Weiner: Measuring how far we've come

Today's PR challenges are magnified by volume, speed, and diversity. Research and measurement can help make sense of it all.

Mark Weiner
Mark Weiner

For those of us who remember PR in 1998, we can recall a simpler time. Google was but a startup. Blogs were just a year old. LinkedIn didn’t appear until 2003, Facebook the year after. The traditional media business looked much the same as it had for 30 years.

In 1998, PRWeek UK launched its Global PROOF Campaign promoting PR research generally and "to encourage practitioners to allocate 10% of their PR budget to research and evaluation," specifically. A roundtable published in an April 1998 issue reported:

"Clearly the industry is committed to research and evaluation in principle, but is still confused over which particular strands of a campaign ought to be evaluated and how this should be [accomplished]."

The question comes to mind: If PR is so different, why are attitudes towards PR measurement so much the same?

Today’s PR challenges are magnified by volume, speed, and diversity: the materialization of social media; the recalibration of the traditional media business; increasing skepticism among all stakeholders. All of that – and Big Data, too.

Research and measurement, however, can help make sense of it all. 

Fresh developments for measurement and evaluation technology – some of which are free – indicate that budget is no longer a barrier. 

Free materials, including The Barcelona Principles, AMEC’s Valid Metrics for PR Measurement, and IPR’s Proposed Interim Standards for Metrics in Traditional Media Analysis, show us how to measure consistently and reliably.

Professional development resources such as those sponsored during AMEC’s Measurement Week – a global series of free educational forums on the importance of research to the PR industry held from September 15-19 – ensure that fresh provocative research and measurement thought-leadership continues to evolve publicly.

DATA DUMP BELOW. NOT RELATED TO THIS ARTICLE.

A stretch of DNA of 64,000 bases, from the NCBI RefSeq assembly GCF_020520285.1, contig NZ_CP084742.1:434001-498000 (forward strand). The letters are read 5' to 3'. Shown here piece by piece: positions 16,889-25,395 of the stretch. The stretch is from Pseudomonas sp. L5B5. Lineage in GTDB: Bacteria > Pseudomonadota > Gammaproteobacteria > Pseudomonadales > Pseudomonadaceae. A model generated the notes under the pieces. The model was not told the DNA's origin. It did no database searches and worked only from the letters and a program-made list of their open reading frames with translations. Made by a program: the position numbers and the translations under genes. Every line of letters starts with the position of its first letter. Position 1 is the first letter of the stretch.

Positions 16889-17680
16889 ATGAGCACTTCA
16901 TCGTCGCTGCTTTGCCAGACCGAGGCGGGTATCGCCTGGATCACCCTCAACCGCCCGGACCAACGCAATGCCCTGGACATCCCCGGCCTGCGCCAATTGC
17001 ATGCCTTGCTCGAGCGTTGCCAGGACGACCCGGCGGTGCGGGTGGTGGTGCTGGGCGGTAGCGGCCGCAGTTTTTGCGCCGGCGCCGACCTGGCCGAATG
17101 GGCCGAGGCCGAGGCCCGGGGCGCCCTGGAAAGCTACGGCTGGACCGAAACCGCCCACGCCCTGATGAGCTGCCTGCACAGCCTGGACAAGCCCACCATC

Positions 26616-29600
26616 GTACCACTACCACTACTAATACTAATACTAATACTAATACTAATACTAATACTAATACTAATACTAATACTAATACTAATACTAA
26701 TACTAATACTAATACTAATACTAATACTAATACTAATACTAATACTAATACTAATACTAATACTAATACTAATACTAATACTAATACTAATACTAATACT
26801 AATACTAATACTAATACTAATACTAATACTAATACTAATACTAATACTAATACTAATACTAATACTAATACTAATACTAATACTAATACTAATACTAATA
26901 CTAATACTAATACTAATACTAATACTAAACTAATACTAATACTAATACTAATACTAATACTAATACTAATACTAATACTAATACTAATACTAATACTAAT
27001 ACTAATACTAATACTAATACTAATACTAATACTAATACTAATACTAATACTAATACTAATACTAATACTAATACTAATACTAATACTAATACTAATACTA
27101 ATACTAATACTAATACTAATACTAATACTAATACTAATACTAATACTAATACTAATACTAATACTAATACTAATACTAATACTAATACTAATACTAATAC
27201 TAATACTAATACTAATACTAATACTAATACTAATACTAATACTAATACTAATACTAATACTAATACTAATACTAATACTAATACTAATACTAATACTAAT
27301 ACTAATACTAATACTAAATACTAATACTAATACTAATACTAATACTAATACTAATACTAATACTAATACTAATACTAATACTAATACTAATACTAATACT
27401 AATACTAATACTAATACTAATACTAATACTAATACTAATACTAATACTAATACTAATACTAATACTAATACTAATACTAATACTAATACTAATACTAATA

As such, the choices to measure or not to measure remain the same today as they appeared in 1998: Education or ignorance. Professional confidence or fear. The truth is as evident: the barrier to measurement and evaluation is more a matter of unwillingness than ability.

PR faces many challenges from within our organizations, from outside our organizations, and, perhaps most vexing, from within our profession. To illustrate the last point, I paraphrase the president of a midsize New York agency whose clients’ names you would surely recognize. When asked about measurement, he said, "I am happy to forego being a proven success in exchange for never being a proven failure."

If you are similarly conflicted or just uncertain, consider this: Without the proper research-based underpinnings, you may never quantify the extent of your accomplishments so that you can demonstrate your success. And without a measurable, systematic approach to PR objectives-setting, strategy development, and evaluation, you may never know enough about your performance to make improvements when needed. Finally, without a scientific method to catalogue, understand, and apply what you learn to future endeavors, success will be fleeting rather than sustainable and failures are bound to be repeated. The inevitable, unfortunate outcome of such an indeterminate state is that, while you’re in it, the world accelerates without you.

Much can be gained when the rigor of science is married to the art of PR: meaningful and positive business outcomes, market supremacy, and professional advancement. The world’s most admired companies understand and master their environment. They earn their reputations by studying themselves and then acting on what they see – the ugly as well as the sublime. The only passage out of uncertainty is a direct one through which action leads to knowledge, and that knowledge and understanding lead to success.

Those companies and PR pros who enjoy the benefits of research and evaluation begin by embracing the process fully: they relish their victories because they are validated and can be merchandized more credibly. They also understand that uncovering shortfalls is a natural result of the process, especially in the beginning, and such flaws can be isolated and corrected. As a result, these well-informed practitioners lead with confidence and certainty.

Mark Weiner is CEO of PRIME Research, an international PR research firm that enables better business and communications decision-making. He can be reached at weiner@prime-research.com.

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